Lydey died in childbirth shortly after and Sarah no doubt cared for the children. Sarah, aged 17, married convict John Cocker, aged 33, at Green Ponds on 22 August 1845. John had been sentenced to 21 years' transportation after conviction for his third attempt at desertion from the British Army; the last time in Montreal around the time of the Canadian Uprising. He received a conditional pardon in 1849 and he and Sarah went on to have eleven children.
After Isaac was granted a Ticket of Leave in 1842 for the second time he appears to have learnt his lesson because he only appeared before the Assistant Police Magistrate twice, in May and July 1843, for offences of drunkenness. Isaac worked with his brother Benjamin as a fellmonger, on the banks of the Jordan river. In Sep 1845 it was noted
"Having completed a longer sentence than ordinary in the Colony and as Ticket of Leave Holder and given decided proof of information" [xi]
and he was recommended for a conditional pardon which was finally granted on 4 May 1846, nearly 17 years after his arrival.
Within a year of Sarah marrying and just one month after Isaac's conditional pardon, Benjamin died and John and Sarah Cocker decided to leave the district and move North. They left behind Isaac who only ever met the first of his eleven grandchildren and eventually died in 1852. While his inquest [xii] found he died of natural causes, alcohol, malnutrition and loneliness all played a part. He is buried in an un-marked plot at St Marks Anglican Church, Pontville, where a plaque was erected to his memory by descendants in 2015.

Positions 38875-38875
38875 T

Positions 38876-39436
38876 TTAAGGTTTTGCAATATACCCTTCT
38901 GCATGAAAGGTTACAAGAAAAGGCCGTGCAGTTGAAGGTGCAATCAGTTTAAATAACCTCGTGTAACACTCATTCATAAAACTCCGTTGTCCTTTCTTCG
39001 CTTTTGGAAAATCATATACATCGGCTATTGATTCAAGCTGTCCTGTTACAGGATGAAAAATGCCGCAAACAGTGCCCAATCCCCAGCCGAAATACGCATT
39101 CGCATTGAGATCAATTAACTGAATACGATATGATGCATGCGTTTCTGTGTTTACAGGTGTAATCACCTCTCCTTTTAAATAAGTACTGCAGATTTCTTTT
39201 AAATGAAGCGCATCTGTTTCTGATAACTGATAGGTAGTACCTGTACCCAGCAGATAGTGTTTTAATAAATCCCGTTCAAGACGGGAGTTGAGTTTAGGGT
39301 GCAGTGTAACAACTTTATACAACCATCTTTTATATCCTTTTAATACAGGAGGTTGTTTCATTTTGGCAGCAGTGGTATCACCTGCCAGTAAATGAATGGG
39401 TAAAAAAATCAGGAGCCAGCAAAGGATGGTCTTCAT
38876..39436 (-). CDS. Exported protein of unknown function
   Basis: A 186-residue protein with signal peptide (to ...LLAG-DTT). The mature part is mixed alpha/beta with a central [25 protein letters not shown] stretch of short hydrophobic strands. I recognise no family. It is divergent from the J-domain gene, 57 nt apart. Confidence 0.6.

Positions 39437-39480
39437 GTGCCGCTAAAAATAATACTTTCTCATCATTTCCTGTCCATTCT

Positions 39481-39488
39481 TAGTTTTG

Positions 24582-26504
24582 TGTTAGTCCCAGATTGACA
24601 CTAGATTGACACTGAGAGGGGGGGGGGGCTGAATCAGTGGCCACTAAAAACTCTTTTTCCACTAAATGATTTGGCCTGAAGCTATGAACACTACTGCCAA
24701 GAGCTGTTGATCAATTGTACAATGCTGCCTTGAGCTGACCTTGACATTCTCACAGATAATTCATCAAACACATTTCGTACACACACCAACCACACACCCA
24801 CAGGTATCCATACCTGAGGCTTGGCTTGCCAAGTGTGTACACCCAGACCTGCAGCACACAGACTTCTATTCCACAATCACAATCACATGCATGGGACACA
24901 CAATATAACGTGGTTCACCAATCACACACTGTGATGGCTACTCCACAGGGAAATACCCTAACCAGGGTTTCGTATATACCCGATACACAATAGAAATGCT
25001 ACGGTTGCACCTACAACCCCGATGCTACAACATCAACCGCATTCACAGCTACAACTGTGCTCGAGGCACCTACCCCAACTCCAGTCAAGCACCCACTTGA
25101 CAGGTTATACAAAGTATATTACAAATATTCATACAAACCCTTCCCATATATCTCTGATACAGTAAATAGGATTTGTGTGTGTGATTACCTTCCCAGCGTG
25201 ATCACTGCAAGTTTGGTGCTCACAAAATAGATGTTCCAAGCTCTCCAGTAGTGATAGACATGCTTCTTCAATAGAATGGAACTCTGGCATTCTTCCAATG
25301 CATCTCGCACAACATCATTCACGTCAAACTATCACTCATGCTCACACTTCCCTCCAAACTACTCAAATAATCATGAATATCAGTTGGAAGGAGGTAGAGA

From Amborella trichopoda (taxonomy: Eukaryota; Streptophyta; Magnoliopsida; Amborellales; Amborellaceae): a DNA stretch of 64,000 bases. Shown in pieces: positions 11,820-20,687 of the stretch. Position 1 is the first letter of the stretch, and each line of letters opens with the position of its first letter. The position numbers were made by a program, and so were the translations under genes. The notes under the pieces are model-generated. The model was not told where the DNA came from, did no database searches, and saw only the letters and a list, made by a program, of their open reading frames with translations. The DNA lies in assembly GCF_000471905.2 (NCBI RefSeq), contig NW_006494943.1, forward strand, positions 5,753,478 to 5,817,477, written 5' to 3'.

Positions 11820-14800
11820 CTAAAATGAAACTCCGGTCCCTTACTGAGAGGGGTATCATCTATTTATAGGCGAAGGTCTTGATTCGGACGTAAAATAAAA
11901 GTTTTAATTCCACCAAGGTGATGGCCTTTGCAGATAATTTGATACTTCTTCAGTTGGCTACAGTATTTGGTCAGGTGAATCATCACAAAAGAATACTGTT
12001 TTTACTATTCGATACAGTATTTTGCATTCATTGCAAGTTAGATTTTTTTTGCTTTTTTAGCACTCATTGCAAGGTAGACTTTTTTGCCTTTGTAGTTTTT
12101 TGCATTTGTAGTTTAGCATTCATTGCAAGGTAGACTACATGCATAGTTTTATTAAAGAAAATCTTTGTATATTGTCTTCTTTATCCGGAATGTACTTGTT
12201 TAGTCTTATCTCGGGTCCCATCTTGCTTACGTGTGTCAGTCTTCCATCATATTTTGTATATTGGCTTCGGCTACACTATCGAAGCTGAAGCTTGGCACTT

[ii] West Yorkshire Archive Service; Wakefield, Yorkshire, England;Yorkshire Parish Records; Old Reference Number: D53/1/51; New Reference Number: WDP53/1/3/19
[iii] West Yorkshire Archive Service; Wakefield, Yorkshire, England;Yorkshire Parish Records; Old Reference Number: D21/3; New Reference Number: WDP21/3
[iv] Lancaster Gazette 24 May 1828
[v] TAHO Convict Description Record CON18/12-10
[vi] TAHO Appropriation List CON27/12/4
[vii] Convict Musters Home Office: Settlers and Convicts, New South Wales and Tasmania; (The National Archives Microfilm Publication HO10, Pieces 47);
[viii] Convict Musters Home Office: Settlers and Convicts, New South Wales and Tasmania; (The National Archives Microfilm Publication HO10, Pieces 48);
[ix] TAHO Conduct record CON31/1/1-404
[xi] Convict Musters Home Office: Settlers and Convicts, New South Wales and Tasmania; (The National Archives Microfilm Publication HO10, Pieces 59); and [xi] TAHO Conduct record CON31/1/1-404
[xii] Convict Musters Home Office: Settlers and Convicts, New South Wales and Tasmania; (The National Archives Microfilm Publication HO10, Pieces 59); and [xii] TAHO Conduct record CON31/1/1-404